Scotland's No vote doesn’t mean satisfaction with the way things are: Margaret Evans
Critics question whether British PM David Cameron has promised more than he can deliver
British Prime Minister David Cameron lost no time in popping out of that famous door on Downing Street after the results of yesterday’s Scottish referendum were no longer in doubt.
Accused of being asleep at the wheel while Scottish separatists made an open play for the keys to the kingdom, he’s anxious to be seen taking charge and taking Scotland seriously.
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His timetable for handing over more power to Edinburgh, as promised if the Scots voted to stay in, is ambitious.
"I can announce today that Lord Smith of Kelvin ... has agreed to oversee the process to take forward these devolution commitments," he told the cameras, "with powers over tax, spending and welfare all agreed by November and draft legislation published by January."
Critics are already asking if he’s bitten off more than he can deliver, especially by throwing Wales, England and Northern Ireland into the mix.
A British election looms next year and Cameron lives in an uneasy coalition with the Liberal Democrats.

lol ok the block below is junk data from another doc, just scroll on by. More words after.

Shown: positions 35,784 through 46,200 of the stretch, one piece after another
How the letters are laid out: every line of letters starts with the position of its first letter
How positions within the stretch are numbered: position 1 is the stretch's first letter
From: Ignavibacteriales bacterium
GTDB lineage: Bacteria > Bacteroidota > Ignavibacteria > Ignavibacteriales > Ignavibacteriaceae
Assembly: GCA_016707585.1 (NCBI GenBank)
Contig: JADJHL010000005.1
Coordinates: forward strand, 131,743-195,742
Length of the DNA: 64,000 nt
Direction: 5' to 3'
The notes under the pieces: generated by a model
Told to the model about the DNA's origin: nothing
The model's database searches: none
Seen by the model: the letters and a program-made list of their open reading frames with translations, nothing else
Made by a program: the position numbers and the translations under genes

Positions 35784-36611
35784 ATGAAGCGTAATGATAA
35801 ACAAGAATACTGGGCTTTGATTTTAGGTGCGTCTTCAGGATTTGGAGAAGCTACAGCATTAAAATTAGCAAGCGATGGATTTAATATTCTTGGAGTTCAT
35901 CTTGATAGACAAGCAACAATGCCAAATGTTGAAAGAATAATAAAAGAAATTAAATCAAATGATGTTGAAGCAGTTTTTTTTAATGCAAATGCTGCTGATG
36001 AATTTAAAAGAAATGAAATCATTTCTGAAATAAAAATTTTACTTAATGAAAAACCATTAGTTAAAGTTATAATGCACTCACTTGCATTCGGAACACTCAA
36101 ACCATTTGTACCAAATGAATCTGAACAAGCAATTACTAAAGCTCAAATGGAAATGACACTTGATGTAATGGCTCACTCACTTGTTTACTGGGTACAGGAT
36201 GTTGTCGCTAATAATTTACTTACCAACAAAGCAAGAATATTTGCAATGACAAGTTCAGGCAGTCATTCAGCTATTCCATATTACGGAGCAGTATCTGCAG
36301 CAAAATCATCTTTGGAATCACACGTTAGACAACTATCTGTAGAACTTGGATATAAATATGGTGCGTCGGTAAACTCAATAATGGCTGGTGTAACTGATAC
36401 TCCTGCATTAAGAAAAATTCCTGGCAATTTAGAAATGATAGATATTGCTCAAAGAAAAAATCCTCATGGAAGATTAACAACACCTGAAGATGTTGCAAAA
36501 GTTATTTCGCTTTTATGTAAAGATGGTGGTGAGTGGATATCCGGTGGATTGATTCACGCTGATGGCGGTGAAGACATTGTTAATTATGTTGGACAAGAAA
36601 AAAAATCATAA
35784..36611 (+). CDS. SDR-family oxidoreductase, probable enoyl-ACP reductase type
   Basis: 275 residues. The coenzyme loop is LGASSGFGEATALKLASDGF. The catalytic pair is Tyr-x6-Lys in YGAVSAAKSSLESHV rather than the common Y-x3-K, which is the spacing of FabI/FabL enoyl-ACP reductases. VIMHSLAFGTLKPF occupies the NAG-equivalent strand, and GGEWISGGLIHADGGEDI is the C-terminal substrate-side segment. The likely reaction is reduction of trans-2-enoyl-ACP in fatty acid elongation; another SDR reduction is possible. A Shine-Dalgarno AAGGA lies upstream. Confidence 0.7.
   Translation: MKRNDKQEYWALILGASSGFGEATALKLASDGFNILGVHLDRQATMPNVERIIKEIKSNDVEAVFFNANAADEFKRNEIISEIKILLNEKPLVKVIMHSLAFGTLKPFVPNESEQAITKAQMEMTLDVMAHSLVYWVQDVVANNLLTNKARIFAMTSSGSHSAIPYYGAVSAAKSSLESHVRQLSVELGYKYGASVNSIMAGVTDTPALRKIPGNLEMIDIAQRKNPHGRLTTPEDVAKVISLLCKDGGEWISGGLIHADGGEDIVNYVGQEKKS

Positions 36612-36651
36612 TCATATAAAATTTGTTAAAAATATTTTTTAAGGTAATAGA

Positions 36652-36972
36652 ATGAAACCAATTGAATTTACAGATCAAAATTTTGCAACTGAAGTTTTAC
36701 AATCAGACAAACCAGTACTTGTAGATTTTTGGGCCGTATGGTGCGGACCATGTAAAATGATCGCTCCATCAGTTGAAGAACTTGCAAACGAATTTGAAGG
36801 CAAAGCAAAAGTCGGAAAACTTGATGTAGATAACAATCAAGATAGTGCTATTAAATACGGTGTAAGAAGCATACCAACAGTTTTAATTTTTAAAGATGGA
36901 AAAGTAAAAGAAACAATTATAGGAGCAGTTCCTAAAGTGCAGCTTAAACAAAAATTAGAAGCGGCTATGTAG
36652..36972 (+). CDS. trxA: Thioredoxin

He’s facing a potential leadership challenge from the popular mayor of London, Boris Johnson, and his Conservative Party is bleeding support to the U.K.’s Independence Party.
Beyond that, he and other Westminster politicians simply have little credibility in Scotland.
“They can’t even back [their promises] up with fact,” a man wearing a kilt told me as he wearily found his way home early this morning in Edinburgh after staying up to hear the results.
“Their own MPs say they’re not even going to vote for [devolution].”
As he conceded defeat this morning, Scottish First Minister and SNP Leader Alex Salmond said all Scots, not just those who backed independence, will be watching Cameron.
And he’s right.
For many Scots, the vote to stay in the union does not equate to satisfaction with the status quo.